Gentlemen and Ladies, I bring to you from the strangest parts of the world... Steampunk!
Please, hop into my dirigible, mind the pipes and gears, and let us set out upon an adventure of literary proportions to attain a basic grasp on this genre.
What is Steampunk?
The best definition I can use is an amalgamation of my own thoughts mixed with the differing definitions on the web from several different authors (not to mention Wikipedia).
Steampunk as an art is the joining together of the Victorian historical period with alternate/sci-fi history, characterized by anachronistic items. Modern-day technologies, if imagined then, would be powered by steam, and heavily decorated with the elegant and graceful design motifs of the Victorian era. The use of brass fittings, copper pipes, cogs, wheels, gears, clockwork and metalwork filigree would be ubiquitous. I will speak primarily about the artful aspect of the genre, although I shall allude to the other facets as well, especially the literary aspects.
Steampunk, speaking historically and categorically, came into existence in the late 1980s and early 1990s, although it has roots that reach more than a century prior to that. Authors such as Jules Verne and H.G. Wells have inspired the category heavily, as well as films like Disney's 20,000 Leagues Under The Sea and The Time Machine (which happen to be based on the books by Verne and Wells).
Steampunk has become a sub-culture that thrives on the Internet through blogs and forums dedicated to making Steampunk a way of life. I consider this aspect of Steampunk to be rather superfluous and escapist; this is the arena where the “punk” in Steampunk comes out.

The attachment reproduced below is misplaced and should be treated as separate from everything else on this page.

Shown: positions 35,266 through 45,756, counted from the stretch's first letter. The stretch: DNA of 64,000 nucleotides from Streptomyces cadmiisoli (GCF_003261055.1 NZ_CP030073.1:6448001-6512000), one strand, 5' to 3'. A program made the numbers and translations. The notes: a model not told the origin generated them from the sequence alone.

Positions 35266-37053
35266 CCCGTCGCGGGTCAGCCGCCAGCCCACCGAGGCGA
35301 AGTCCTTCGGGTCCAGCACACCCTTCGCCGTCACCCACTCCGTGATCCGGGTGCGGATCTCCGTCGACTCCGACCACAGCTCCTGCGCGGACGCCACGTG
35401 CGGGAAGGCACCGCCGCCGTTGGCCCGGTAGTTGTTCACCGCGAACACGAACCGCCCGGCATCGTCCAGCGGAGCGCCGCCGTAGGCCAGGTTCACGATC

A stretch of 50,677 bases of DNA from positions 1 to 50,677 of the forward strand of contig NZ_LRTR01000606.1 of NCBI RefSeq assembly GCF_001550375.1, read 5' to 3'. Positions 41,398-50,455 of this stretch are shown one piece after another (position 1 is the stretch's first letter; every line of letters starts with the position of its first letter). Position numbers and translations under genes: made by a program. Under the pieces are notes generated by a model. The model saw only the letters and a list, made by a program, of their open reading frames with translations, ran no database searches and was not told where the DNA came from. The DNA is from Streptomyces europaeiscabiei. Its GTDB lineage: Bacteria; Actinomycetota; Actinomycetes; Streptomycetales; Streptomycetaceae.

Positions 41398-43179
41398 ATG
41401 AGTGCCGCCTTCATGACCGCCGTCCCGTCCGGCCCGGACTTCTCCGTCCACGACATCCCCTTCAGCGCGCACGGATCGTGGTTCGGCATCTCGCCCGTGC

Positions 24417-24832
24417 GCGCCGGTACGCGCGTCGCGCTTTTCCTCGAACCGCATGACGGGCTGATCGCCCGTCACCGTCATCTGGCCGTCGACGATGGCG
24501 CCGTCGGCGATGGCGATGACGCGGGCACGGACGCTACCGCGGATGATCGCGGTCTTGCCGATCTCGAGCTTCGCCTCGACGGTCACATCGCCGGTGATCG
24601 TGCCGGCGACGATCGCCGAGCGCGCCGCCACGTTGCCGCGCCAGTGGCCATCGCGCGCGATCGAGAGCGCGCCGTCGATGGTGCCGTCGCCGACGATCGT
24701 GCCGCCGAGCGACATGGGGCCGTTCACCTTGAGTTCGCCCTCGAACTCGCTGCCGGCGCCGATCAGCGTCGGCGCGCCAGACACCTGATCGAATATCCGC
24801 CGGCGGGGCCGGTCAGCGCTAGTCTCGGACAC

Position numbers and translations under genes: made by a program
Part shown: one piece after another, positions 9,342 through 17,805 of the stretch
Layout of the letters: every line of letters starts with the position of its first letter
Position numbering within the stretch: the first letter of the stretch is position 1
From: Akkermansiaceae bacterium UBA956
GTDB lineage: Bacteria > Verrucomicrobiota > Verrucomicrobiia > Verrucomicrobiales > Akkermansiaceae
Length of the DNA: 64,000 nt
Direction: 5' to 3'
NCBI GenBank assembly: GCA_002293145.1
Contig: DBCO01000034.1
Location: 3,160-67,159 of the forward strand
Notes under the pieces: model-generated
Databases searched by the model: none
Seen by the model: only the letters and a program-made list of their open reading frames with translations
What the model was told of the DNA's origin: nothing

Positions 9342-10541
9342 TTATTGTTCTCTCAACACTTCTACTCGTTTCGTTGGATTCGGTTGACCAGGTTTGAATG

How is Steampunk used?
In most stories and art that I have viewed that use Steampunk heavily, I have noticed a common trend. One of them is the extensive use of the genre as a forum to present postmodernism and feminism in a positive light. Also, the genre's mood is very dark, usually depressing. Foggy skies and monochrome colors make us think that we just stepped into post-apocalyptic 2506 instead of the late Victorian or Edwardian era of Europe. There are usually anti-heroes, cynical protagonists that use whatever means necessary to makes things happen. Nihilism is presented as the only option left in a world powered by steam, monitored by robots and ruled by tyrannical dictators.
A few of my favorite examples of Steampunk within film production design are these:
Okay, I understand: vampires and werewolves don't exist. But Steampunk does. Here is an excellent portrait of how extensive Steampunk should be emphasized... hardly at all, unless there's an express point. Helsing is only as awesome as his Steampunk-influenced gadgets, which he uses at every turn.
A Series of Unfortunate Events
Aside from a stellar performance by Jim Carrey, the production design seems to mix sub genres, with Dieselpunk and Steampunk gladly embracing each other to formulate an attempt at timelessness, which I think the film accomplishes to an extent.